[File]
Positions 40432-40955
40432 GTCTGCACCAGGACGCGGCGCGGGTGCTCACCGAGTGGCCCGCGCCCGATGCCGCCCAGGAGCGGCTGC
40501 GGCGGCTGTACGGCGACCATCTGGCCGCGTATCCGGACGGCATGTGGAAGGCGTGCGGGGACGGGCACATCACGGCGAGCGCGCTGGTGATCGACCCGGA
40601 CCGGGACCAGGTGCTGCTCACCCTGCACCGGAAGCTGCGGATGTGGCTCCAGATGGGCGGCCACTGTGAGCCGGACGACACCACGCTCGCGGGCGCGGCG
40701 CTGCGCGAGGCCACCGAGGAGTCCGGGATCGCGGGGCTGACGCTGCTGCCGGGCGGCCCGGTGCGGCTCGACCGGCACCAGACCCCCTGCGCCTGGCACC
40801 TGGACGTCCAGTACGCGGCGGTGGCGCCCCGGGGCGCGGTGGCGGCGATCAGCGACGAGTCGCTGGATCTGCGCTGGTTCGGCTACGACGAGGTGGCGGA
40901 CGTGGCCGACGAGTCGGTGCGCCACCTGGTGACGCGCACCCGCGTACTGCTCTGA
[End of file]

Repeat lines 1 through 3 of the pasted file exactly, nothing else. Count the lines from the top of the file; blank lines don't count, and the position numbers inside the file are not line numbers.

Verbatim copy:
Positions 40432-40955
40432 GTCTGCACCAGGACGCGGCGCGGGTGCTCACCGAGTGGCCCGCGCCCGATGCCGCCCAGGAGCGGCTGC
40501 GGCGGCTGTACGGCGACCATCTGGCCGCGTATCCGGACGGCATGTGGAAGGCGTGCGGGGACGGGCACATCACGGCGAGCGCGCTGGTGATCGACCCGGA